Italian Wine: A Record Breaker
When it comes to wine, Italy is a total record breaker! It is simply astonishing how one (small) country can be number one in the world in so many areas of wine production. It's because we have the perfect combination of all the key elements that are essential in winemaking. And to be honest, it's something that we Italians are very proud of.
One of the World's Largest Producers of Wine
Italy is one of the largest producers of wine in the world.
Along with France, and followed by Spain, these 3 countries taken together account for about 80% of all European Union wine and almost half of the global total.
The Widest Variety of Grapes in the World
With over 500 registered grapes, Italy has the widest grape biodiversity on the planet.
Look at these numbers. 75% of Italian vineyards are made up of 80 of the most cultivated grapes. 75% of French vineyards are made up of only 14 different types of grapes. That explains why Italy produces so many different types of wines.
These are the most cultivated wine grapes in Italy:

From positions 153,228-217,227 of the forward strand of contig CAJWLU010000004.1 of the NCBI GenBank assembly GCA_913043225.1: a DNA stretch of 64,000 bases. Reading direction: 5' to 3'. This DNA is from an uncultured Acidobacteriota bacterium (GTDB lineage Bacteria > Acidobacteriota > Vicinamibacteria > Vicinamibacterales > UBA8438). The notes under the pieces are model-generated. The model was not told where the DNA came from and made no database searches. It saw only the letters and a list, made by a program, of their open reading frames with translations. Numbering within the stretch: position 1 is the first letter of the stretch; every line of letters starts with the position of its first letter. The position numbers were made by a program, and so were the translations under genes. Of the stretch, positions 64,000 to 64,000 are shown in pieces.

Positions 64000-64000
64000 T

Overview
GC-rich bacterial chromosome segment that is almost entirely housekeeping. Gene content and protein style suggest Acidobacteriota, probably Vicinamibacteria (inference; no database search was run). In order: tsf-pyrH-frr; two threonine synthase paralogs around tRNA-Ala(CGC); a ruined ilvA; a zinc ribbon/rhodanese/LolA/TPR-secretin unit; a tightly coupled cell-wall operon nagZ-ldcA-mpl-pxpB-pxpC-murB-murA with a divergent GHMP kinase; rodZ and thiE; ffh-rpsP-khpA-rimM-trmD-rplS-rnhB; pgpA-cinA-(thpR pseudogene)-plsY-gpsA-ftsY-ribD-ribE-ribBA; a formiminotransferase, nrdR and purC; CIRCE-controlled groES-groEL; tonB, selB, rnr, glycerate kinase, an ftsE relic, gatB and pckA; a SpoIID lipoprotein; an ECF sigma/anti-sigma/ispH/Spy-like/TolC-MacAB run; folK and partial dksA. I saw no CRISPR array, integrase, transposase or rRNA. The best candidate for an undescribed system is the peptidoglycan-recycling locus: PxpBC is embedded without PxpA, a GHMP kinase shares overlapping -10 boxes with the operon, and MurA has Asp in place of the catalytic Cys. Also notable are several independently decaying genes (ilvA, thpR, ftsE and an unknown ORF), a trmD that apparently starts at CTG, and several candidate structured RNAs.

Glera is the grape used to make Prosecco. It represents 4% of the total wine grape cultivation in Italy.
Pinot Grigio makes up 4% of the total wine grape cultivation in Italy.
The Most Quality-certified Wines
Italy is the country with the highest number of quality-certified wines in the European Union and in the world. It has over 500 certified wines!
What does this mean? Well, since most of the best wines in the world are produced in Europe, the European Union (EU) has created very strict laws to protect and promote the production of quality products.
EU and Italian wine regulations certify the quality of the production process and not the quality of the product itself. You can go more in-depth in the section on How to Read Italian Wine Labels.
Italian wines have 3 different certifications that you will find on the labels of quality wines.
An abbreviation for Denominazione di Origine Controllata e Garantita. It’s the top classification for Italian wines as very strict rules govern all aspects of production. They include where the grapes can be grown, what varieties are allowed, and how wines can be aged.
The acronym for Denominazione di Origine Controllata is just a step below DOCG. Rules governing the production and style are strict but not as rigid as those for DOCGs.
An abbreviation for Indicazione Geografica Tipica. This classification allows winemakers to use grapes and craft styles not allowed under DOC and DOCG regulations.